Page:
[EM] Markus: Copeland isn't Condorcet

MIKE OSSIPOFF nkklrp at hotmail.com
Sat Jan 18 20:33:02 PST 2003

Mike Ossipoff wrote (16 Jan 2003):
>But in all Condorcet versions, a candidate wins if
>he has no pairwise decisions for or against him.

Markus replied:

Of course, that's not true.


A = B
A = C
A = D
A = E
A = F
B > C
B > D
B > E
B < F
C > D
C < E
C > F
D > E
D > F
E > F

Candidate A has no pairwise decisions for or against him.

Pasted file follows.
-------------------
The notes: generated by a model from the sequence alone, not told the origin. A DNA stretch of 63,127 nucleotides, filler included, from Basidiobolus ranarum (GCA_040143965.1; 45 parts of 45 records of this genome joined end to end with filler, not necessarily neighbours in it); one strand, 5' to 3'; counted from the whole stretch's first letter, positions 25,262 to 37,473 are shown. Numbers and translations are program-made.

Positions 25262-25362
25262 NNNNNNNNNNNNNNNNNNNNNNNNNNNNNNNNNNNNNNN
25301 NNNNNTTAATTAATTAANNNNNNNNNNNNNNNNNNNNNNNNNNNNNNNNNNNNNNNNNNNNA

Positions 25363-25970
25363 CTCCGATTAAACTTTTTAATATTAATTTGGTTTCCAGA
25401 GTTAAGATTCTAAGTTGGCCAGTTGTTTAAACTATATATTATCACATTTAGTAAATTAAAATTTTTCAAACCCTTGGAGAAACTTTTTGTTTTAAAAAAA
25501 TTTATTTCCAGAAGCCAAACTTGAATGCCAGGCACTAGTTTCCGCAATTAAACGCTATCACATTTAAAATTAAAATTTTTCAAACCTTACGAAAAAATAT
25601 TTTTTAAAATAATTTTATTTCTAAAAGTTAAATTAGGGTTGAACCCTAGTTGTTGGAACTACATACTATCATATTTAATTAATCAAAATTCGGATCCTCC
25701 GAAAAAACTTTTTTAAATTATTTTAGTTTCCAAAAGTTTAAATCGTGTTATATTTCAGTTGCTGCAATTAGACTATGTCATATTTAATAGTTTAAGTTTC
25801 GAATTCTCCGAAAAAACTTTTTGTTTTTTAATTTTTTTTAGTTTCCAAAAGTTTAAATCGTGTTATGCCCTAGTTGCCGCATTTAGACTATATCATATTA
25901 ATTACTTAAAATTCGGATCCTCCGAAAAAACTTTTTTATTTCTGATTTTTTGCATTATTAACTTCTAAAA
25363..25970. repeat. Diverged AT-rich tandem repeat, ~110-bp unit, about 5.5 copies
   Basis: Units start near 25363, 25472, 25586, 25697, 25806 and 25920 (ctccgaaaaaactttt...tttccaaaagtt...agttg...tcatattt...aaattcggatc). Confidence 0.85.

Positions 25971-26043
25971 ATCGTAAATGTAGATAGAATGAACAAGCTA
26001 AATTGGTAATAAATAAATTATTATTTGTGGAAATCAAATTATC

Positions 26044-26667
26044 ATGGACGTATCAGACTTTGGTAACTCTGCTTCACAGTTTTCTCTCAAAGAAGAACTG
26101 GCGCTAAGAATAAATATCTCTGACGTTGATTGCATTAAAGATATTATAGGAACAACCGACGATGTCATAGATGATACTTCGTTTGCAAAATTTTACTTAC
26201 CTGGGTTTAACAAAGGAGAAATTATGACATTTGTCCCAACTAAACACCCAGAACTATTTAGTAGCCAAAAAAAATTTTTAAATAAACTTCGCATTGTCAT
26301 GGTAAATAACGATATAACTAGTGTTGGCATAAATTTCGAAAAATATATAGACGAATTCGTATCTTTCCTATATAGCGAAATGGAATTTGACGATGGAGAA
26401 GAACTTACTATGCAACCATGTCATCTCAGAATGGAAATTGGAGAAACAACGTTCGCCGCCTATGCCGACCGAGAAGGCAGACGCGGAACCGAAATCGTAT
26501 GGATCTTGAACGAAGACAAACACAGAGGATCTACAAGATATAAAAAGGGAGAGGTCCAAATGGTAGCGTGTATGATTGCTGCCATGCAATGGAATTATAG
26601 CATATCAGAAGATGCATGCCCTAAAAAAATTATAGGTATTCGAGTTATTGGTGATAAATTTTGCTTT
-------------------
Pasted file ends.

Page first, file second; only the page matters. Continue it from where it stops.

However, e.g. Copeland chooses candidate B decisively.

I reply:

Copeland isn't a Condorcet version. Copeland is a Condorcet Criterion
method, but it isn't an interpretation of one of Condorcet's proposals
for solving circular ties.

(Now, just in case you've found a passage of Condorcet's writing in
which Condorcet _did_ propose Copeland, it's still true that Copeland
isn't one of the Condorcet proposals that we refer to when we say
"Condorcet". "Condorcet" is used to refer to interpretations of 2
proposals by Condorcet. One of those drops weakest defeats; the other
keeps strongest defeats).

Mike Ossipoff

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